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So, if you love Thai food, there’s Nittaya’s Secret Kitchen on the west side. But if you’re on the east side, there’s this place called Lotus of Siam that would blow — actually, I’m going to give this as my number one recommendation in Vegas. If someone’s passing through, and everybody’s like, “Well, we could go to the Bellagio,” and you want to be super cool and be like, “Well, why don’t we get off the Strip just a little bit and go to this local place?” It’s the best type of food ever. It’s on Sahara, East Sahara, and it’s so good. It’s crazy good. It’s actually pretty hard to get in, because it’s just always packed. But I highly recommend it.

What’s on the itinerary for the best day in Vegas from morning to night? Without the casino stuff.

Farmer’s Market/Hiking at Red Rock/Walking Old Vegas

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I would start your day out by going to the farmer’s market… And I’m just going to suppose you’re there on the weekend. Go to Farmer’s Market at the Summerland Mall, that is a fantastic farmer’s market. Lots of great produce, surprisingly, and local people that make incredible food and just bring it. There’s everything you could want, from local beef jerky to vegan sweets. There is always someone out playing music, and they’re actually really talented, which isn’t always the case at farmer’s markets. So, I’d start the day by going to the farmer’s market.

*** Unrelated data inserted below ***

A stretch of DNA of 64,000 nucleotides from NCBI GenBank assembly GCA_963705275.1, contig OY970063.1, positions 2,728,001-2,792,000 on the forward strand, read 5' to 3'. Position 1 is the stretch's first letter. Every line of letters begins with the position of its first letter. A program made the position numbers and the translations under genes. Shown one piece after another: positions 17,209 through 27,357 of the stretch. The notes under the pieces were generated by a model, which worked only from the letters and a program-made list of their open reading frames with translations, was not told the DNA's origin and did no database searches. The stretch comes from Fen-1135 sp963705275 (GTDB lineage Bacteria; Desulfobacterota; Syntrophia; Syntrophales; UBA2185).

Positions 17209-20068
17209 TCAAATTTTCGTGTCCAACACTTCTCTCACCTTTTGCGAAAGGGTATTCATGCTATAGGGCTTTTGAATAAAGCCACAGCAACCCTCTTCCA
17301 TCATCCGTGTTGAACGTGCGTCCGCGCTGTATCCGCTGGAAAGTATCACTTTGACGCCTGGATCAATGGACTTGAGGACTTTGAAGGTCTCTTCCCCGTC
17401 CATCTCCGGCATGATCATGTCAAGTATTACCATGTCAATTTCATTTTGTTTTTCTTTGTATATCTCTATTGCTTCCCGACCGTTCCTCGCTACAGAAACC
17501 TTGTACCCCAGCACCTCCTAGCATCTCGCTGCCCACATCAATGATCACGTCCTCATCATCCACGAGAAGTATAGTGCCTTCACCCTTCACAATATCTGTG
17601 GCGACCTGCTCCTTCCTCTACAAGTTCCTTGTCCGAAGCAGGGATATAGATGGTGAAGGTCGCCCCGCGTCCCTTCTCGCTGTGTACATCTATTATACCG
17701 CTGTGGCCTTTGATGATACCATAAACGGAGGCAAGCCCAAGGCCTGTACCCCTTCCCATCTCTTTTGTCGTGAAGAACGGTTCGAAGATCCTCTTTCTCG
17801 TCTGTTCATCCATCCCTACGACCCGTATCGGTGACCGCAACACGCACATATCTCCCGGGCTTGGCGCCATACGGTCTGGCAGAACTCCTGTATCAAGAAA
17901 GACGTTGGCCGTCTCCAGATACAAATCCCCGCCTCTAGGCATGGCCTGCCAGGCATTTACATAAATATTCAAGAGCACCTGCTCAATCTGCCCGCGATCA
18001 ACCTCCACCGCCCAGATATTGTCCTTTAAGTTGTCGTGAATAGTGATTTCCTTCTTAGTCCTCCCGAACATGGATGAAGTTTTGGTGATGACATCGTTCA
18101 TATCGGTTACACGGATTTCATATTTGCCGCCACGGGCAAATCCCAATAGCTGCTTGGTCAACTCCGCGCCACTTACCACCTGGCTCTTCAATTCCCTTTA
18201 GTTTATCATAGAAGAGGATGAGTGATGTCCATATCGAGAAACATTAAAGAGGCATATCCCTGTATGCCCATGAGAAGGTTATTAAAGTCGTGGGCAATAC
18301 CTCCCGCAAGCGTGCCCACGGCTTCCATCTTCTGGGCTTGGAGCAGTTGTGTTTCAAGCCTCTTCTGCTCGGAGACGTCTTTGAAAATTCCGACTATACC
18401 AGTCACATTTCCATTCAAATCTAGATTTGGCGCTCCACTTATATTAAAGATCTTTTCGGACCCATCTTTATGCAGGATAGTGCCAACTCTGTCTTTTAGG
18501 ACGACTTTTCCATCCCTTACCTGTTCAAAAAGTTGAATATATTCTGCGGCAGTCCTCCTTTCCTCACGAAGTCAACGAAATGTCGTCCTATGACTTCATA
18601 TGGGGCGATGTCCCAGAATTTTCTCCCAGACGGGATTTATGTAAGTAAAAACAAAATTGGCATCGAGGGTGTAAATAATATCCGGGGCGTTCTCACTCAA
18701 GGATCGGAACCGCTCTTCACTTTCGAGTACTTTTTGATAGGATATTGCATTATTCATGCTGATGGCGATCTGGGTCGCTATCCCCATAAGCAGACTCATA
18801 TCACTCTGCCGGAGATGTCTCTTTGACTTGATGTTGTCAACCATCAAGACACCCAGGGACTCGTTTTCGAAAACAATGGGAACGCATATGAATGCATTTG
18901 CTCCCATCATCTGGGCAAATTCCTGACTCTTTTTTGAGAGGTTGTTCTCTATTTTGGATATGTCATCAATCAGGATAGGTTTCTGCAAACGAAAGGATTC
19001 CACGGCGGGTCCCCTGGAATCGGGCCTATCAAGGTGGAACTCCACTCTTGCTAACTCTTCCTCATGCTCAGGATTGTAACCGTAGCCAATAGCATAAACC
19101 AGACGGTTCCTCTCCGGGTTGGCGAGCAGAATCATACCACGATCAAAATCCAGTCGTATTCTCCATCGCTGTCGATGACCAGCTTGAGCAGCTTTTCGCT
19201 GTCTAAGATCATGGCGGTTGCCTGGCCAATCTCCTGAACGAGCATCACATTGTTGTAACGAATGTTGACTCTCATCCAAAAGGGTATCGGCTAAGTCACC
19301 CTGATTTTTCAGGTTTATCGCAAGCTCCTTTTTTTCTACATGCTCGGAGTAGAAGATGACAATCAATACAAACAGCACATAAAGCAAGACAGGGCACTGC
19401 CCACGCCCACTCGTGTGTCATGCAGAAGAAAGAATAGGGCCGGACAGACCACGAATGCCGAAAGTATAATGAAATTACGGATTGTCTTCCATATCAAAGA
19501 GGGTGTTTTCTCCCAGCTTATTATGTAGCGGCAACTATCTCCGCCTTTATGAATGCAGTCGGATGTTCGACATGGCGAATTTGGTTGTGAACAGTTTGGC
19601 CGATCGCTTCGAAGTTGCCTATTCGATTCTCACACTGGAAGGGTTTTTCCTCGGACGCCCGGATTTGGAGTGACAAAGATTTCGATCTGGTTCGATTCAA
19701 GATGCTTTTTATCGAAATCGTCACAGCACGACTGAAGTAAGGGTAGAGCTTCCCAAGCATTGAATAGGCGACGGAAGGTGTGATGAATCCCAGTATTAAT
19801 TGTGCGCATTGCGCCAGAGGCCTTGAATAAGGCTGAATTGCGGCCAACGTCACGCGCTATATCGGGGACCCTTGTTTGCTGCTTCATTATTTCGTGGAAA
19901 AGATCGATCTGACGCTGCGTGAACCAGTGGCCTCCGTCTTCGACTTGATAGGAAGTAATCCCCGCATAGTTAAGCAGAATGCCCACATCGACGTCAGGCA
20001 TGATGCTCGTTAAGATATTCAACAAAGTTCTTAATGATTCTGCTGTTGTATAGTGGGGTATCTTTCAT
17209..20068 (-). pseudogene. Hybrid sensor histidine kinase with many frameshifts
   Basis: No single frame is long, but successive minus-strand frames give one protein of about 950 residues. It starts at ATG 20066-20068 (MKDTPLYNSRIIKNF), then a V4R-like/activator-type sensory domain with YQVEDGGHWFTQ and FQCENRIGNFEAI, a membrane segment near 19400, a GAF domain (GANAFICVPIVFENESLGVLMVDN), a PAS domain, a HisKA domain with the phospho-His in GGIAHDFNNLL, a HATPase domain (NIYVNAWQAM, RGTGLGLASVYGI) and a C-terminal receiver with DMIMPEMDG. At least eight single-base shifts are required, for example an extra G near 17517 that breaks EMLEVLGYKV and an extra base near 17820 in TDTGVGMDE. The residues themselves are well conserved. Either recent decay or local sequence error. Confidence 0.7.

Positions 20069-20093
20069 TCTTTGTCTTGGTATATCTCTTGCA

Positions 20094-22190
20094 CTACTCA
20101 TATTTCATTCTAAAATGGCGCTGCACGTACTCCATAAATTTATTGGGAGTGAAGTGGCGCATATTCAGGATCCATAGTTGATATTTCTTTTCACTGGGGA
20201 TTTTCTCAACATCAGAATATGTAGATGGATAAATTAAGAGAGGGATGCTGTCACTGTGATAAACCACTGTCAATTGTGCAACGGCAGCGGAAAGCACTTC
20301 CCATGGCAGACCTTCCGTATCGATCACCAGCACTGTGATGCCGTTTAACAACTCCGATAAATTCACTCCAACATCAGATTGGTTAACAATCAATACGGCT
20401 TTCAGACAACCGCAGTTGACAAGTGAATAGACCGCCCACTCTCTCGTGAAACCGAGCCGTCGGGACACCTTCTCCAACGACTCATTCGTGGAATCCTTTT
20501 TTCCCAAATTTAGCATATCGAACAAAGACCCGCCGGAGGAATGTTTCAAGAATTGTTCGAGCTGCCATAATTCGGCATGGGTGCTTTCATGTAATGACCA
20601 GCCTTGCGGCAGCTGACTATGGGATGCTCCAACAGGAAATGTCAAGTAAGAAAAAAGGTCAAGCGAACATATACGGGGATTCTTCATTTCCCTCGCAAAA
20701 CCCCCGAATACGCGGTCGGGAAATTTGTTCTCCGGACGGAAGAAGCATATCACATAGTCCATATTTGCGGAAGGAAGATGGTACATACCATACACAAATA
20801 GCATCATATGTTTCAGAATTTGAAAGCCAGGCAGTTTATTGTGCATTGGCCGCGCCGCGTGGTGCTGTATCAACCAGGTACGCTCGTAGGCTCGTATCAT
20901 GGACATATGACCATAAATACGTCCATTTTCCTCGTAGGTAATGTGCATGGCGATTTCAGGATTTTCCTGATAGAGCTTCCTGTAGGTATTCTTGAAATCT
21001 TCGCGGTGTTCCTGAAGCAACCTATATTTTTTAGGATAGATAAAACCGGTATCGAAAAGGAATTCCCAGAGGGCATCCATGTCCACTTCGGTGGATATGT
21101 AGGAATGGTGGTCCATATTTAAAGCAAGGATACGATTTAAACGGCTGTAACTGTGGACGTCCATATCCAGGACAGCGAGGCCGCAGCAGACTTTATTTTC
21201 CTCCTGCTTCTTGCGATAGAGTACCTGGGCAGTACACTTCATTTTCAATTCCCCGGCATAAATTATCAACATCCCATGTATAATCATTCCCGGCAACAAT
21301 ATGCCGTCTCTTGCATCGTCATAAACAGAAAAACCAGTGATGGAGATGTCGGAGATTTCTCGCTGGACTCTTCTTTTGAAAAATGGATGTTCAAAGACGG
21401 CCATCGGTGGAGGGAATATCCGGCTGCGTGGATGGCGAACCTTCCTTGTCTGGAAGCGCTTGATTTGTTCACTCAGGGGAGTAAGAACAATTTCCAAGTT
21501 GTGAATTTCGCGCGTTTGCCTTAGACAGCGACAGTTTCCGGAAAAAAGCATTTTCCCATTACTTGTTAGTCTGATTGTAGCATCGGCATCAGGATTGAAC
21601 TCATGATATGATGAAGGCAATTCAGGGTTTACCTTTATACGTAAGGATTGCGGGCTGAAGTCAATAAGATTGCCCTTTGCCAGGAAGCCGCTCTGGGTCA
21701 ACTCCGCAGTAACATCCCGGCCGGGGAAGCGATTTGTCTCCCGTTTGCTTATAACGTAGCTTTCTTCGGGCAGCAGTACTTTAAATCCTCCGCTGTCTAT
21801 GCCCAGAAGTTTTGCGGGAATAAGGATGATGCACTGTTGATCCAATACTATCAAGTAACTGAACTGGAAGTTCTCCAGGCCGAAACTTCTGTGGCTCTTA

Then I would probably go to Neighbors for breakfast, that place I recommend to you. I would then go take a hike at Red Rock which is just 20 minutes, it’s not a hard drive at all. So, 20 minutes, go to Red Rock, go on a hike. There’s also some really beautiful lookout spots there that you can see the whole Strip, and take it in from the beauty of nature. You could also go on a bike ride out in Red Rock.

Then as the evening draws in, I would look at what local band is playing the Bunkhouse. Then I would wander to Fremont Street. The Fremont Street experience is old Vegas. A lot of people are like, “Oh, let’s go to the Strip,” and they go to Cosmo, and all these things, and it’s great. But I would recommend you go to Old Vegas. Walk it. There’s lots of performers, kind of that old weird Vegas vibe that’s the best part of Vegas. The weirdness and lots of sloppy drunk tourists that will make you smile. They have these deep-fried Oreos, and deep-fried Twinkies that are just so good, but so disgusting at the same time. And then, for me, typically it’s have friends over at the house, and cook some good food and have some cereal. Late-night cereal. That would be a Vegas Day.